Like with Women Like Us. There were points I never thought this book would see the light of day, but now I can hold the book in my hand, which is such a great thing. I’ve seen it on the shelf in a couple of local bookstores and I see people writing reviews of it on Amazon. It’s all very gratifying but if I’d listened to the doubters it never would have happened.
Do you have any other stories or projects you are currently working on that you’d like us to know about?
Yes. I’m trying to get to the finish line on another novel. CELIA ON THE VERGE might fall more into chick-lit territory (for some that’s a good thing, for some not so much!). It’s about a woman who thought she had her whole future planned out but everything becomes upended when a package arrives in her mailbox 40 years late! When Celia tries to complete the delivery to its rightful recipient, many complications ensue!!
You are a filmmaker as well. Tell us a little more about your work in film.
I’d hesitate to say filmmaker because I’d reserve that for directors and I’ve never really felt the pull to direct. But I’ve been a Writers’ Guild-card carrying member of the movie business for a long time. I’ve sold a couple of pilots on the TV end, and worked and many studio projects. But it’s always tough seeing anything through to its final form — kind of like the book business but maybe even tougher because as a writer you have very little control.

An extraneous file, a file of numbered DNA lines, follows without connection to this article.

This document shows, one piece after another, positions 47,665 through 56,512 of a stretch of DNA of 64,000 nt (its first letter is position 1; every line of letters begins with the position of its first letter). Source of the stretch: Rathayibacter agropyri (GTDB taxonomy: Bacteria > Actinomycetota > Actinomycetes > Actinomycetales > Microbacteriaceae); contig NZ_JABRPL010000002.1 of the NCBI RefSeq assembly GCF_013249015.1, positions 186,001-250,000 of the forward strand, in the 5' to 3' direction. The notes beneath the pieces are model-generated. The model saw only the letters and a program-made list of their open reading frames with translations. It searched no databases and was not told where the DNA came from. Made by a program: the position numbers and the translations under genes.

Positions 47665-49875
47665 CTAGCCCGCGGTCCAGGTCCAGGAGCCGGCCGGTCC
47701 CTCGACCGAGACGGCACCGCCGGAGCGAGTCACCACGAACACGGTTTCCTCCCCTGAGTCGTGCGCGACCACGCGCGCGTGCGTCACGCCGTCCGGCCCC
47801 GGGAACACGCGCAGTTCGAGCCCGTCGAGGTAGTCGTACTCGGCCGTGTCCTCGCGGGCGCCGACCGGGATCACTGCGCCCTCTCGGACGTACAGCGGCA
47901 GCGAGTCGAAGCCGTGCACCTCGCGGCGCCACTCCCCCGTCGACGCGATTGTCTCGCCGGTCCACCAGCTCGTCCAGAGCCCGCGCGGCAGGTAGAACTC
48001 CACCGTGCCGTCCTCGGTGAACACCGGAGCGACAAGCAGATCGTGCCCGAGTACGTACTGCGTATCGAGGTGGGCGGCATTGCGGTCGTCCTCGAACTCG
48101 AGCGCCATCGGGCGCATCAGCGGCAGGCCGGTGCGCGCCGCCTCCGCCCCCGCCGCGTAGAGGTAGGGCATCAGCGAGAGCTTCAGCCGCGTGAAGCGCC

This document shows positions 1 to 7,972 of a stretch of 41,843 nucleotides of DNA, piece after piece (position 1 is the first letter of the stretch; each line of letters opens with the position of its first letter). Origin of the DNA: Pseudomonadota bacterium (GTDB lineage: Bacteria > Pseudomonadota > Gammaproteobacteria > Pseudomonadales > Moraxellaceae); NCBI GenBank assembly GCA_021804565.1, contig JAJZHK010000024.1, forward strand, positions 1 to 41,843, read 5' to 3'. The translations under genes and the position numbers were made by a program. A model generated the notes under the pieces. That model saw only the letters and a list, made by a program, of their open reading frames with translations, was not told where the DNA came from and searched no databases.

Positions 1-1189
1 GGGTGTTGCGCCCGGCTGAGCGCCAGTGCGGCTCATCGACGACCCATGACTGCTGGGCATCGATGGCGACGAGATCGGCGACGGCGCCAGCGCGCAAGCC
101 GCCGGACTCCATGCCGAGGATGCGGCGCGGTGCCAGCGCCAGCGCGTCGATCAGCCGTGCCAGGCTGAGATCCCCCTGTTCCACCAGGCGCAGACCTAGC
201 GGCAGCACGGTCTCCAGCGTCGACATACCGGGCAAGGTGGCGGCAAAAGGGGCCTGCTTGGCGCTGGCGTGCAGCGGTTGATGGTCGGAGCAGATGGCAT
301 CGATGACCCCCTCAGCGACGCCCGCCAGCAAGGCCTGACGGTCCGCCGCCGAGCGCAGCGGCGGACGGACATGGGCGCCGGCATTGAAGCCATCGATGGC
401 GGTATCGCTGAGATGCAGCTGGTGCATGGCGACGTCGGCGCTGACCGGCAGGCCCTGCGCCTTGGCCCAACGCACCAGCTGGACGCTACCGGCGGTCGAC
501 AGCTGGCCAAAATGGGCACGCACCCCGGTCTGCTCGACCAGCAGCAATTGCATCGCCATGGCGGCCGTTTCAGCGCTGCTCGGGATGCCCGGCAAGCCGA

I am a co-producer of a project that’s been a passion — it’s my screen adaptation of Charles Dickinson’s novel THE WIDOWS’ ADVENTURES, which until recently was set up with Diane Keaton and Jane Fonda attached to star. I fell in love with this book from page one, and somehow I am determined that the movie will come together at some point. It’s another crazy road-trip story, which makes sense because as I said I love them, but in this story, the one who does the driving on a cross-country journey is blind while her beer-swilling sister gives direction (they only drive on backroads in the dead of night and very, very slowly!).